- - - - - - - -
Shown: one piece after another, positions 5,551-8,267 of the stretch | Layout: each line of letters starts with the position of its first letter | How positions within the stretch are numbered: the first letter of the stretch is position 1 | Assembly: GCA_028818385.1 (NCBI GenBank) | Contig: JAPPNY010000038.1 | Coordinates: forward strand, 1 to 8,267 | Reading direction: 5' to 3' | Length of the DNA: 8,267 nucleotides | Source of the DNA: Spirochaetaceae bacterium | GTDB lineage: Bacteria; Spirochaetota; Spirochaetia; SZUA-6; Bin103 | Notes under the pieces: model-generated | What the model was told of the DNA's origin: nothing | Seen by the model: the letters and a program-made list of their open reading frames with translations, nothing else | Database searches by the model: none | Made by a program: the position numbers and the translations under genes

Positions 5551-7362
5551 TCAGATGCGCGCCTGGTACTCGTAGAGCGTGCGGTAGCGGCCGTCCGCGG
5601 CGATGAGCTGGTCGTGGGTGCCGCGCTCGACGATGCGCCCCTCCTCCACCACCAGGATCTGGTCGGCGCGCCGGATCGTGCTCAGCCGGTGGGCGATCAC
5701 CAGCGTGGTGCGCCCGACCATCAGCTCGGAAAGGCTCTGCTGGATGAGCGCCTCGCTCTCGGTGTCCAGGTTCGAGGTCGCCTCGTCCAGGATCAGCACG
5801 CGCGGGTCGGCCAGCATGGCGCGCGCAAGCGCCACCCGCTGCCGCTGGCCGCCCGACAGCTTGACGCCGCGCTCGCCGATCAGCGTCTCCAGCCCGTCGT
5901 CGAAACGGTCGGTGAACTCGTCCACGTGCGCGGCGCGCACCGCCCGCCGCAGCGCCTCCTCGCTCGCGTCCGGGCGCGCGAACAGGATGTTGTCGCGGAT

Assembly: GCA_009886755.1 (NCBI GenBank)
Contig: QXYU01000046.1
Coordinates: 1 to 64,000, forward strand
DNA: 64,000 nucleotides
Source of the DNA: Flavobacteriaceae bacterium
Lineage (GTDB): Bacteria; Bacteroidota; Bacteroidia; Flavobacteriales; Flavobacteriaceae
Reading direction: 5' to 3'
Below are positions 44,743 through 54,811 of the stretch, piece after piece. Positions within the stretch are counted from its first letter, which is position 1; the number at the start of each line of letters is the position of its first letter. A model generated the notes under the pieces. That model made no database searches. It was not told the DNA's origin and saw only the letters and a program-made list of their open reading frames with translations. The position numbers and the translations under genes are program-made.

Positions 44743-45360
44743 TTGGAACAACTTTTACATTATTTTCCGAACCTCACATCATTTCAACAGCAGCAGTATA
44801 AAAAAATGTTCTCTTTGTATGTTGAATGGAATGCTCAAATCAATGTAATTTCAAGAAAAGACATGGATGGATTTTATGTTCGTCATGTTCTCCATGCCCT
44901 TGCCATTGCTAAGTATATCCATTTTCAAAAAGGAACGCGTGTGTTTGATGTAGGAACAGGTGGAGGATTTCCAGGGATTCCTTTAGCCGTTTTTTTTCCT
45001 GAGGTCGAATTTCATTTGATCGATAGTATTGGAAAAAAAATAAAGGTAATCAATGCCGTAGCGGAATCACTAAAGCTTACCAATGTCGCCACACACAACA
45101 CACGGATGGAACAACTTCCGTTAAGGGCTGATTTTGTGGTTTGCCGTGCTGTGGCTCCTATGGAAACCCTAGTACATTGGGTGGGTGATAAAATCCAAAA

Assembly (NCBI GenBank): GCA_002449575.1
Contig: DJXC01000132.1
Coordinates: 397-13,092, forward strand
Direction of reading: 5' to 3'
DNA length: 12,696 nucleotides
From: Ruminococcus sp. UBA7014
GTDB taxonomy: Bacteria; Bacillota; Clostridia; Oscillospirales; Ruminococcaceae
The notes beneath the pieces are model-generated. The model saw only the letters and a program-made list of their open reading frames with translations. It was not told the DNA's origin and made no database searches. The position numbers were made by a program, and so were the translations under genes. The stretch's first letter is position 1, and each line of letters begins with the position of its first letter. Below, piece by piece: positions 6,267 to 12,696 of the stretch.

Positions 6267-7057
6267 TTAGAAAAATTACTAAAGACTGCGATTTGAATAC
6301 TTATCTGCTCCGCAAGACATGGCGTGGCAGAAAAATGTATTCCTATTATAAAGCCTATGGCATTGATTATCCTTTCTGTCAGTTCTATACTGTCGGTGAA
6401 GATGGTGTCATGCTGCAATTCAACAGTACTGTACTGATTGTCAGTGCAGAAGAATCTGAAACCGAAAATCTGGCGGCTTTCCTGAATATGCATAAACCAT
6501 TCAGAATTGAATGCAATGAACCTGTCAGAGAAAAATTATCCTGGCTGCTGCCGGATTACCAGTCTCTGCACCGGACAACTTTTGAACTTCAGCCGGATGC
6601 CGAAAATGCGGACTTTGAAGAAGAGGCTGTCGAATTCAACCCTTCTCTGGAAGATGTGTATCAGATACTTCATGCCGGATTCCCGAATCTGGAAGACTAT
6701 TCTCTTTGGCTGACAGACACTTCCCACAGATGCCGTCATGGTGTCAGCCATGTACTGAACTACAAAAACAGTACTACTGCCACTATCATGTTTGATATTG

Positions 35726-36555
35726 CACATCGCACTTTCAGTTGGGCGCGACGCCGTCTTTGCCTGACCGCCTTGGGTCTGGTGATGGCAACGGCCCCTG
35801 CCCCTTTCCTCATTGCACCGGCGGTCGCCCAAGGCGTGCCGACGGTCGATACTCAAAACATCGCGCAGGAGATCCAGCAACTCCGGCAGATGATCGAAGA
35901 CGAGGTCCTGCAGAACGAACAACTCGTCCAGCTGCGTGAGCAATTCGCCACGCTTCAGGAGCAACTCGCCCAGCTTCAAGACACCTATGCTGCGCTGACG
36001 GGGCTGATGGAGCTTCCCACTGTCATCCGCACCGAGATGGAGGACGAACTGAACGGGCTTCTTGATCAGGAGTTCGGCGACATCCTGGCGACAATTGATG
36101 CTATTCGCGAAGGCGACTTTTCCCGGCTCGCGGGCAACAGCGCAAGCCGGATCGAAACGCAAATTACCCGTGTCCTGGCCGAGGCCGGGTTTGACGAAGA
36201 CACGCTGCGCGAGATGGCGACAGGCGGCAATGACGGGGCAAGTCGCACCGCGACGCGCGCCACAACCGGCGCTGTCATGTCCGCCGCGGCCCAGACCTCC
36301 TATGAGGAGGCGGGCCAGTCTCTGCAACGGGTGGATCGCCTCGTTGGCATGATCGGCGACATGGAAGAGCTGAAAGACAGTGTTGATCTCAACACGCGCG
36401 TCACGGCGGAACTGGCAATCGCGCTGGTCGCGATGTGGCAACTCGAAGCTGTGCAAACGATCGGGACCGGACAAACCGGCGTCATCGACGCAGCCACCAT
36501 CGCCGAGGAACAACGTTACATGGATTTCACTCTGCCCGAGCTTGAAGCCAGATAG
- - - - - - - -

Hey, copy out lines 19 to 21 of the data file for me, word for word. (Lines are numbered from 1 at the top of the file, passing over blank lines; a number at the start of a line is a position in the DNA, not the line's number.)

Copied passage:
44901 TGCCATTGCTAAGTATATCCATTTTCAAAAAGGAACGCGTGTGTTTGATGTAGGAACAGGTGGAGGATTTCCAGGGATTCCTTTAGCCGTTTTTTTTCCT
45001 GAGGTCGAATTTCATTTGATCGATAGTATTGGAAAAAAAATAAAGGTAATCAATGCCGTAGCGGAATCACTAAAGCTTACCAATGTCGCCACACACAACA
45101 CACGGATGGAACAACTTCCGTTAAGGGCTGATTTTGTGGTTTGCCGTGCTGTGGCTCCTATGGAAACCCTAGTACATTGGGTGGGTGATAAAATCCAAAA